Peter Galli has been a financial/technology reporter for 12 years at leading publications in South Africa, the UK and the US. He has been Investment Editor of South Africa's Business Day Newspaper, the sister publication of the Financial Times of London.

He was also Group Financial Communications Manager for First National Bank, the second largest banking group in South Africa before moving on to become Executive News Editor of Business Report, the largest daily financial newspaper in South Africa, owned by the global Independent Newspapers group.

He was responsible for a national reporting team of 20 based in four bureaus. He also edited and contributed to its weekly technology page, and launched a financial and technology radio service supplying daily news bulletins to the national broadcaster, the South African Broadcasting Corporation, which were then distributed to some 50 radio stations across the country.

He was then transferred to San Francisco as Business Report's U.S. Correspondent to cover Silicon Valley, trade and finance between the US, Europe and emerging markets like South Africa. After serving that role for more than two years, he joined eWeek as a Senior Editor, covering software platforms in August 2000.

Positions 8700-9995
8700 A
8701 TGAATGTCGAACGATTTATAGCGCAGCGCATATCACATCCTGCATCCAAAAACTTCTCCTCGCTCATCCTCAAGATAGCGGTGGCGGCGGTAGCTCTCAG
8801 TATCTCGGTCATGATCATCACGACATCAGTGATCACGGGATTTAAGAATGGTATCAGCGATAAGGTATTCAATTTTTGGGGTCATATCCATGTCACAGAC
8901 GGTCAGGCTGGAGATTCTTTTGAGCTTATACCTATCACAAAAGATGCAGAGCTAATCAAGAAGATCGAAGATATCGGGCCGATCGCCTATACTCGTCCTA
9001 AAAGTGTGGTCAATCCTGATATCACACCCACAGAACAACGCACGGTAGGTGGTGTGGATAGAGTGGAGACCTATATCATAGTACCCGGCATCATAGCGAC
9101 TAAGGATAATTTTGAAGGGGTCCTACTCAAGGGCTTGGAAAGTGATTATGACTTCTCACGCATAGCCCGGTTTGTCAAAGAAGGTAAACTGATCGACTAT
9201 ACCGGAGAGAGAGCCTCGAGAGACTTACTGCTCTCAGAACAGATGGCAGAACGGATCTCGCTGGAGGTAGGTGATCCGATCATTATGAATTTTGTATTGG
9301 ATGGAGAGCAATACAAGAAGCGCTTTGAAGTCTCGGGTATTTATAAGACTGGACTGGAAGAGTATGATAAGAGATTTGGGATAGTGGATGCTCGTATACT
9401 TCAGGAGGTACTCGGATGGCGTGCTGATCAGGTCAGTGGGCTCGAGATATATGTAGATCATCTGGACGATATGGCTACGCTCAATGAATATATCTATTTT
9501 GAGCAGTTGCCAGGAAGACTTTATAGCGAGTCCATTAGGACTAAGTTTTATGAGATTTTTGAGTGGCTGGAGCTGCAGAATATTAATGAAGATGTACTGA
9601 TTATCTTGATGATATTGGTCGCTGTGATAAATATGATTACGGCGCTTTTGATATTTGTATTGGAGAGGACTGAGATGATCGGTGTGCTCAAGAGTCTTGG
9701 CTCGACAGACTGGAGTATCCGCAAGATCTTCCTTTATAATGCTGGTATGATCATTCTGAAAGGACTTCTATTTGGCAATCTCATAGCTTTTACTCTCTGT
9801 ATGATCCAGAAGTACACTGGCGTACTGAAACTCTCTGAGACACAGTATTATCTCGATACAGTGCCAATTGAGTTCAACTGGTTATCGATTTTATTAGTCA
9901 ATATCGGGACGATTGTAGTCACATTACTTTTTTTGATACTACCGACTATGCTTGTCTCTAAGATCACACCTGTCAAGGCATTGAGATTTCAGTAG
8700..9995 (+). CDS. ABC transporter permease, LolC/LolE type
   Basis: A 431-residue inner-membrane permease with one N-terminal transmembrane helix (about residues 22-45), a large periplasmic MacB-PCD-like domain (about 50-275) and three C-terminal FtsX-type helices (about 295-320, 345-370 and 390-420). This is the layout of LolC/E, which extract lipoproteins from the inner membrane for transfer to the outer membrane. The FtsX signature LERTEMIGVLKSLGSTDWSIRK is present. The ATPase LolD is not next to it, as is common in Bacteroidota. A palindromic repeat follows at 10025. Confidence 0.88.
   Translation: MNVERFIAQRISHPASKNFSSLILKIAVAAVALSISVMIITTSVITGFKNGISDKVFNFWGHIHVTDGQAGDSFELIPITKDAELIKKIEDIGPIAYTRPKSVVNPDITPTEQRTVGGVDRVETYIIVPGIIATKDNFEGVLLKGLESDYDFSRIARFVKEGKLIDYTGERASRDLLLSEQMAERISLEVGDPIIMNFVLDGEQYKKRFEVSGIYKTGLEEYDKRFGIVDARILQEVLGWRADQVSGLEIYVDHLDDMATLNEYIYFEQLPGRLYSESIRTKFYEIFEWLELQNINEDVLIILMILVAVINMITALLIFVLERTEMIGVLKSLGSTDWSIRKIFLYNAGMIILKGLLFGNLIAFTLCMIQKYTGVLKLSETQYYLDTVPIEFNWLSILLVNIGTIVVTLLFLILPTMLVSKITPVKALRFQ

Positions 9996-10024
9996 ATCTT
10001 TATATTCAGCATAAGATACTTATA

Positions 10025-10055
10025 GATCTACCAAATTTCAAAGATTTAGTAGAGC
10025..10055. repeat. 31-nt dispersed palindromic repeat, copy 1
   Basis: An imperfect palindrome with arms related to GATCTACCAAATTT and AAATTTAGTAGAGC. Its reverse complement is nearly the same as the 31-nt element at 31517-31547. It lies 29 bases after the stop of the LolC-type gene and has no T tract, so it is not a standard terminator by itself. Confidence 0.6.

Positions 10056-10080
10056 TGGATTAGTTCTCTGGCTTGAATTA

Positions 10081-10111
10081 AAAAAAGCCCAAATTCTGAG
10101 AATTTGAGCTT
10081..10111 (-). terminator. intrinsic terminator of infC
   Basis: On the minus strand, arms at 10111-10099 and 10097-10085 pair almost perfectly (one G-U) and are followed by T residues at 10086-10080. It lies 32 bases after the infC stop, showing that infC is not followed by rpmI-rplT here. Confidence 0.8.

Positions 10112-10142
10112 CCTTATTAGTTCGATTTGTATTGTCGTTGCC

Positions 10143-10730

He has comprehensively covered Microsoft and its Windows and .Net platforms, as well as the many legal challenges it has faced. He has also focused on Sun Microsystems and its Solaris operating environment, Java and Unix offerings. He covers developments in the open source community, particularly around the Linux kernel and the effects it will have on the enterprise.

He has written extensively about new products for the Linux and Unix platforms, the development of open standards and critically looked at the potential Linux has to offer an alternative operating system and platform to Windows, .Net and Unix-based solutions like Solaris.

His interviews with senior industry executives include Microsoft CEO Steve Ballmer, Linus Torvalds, the original developer of the Linux operating system, Sun CEO Scot McNealy, and Bill Zeitler, a senior vice president at IBM.

For numerous examples of his writing you can search under his name at the eWEEK Website at www.eweek.com.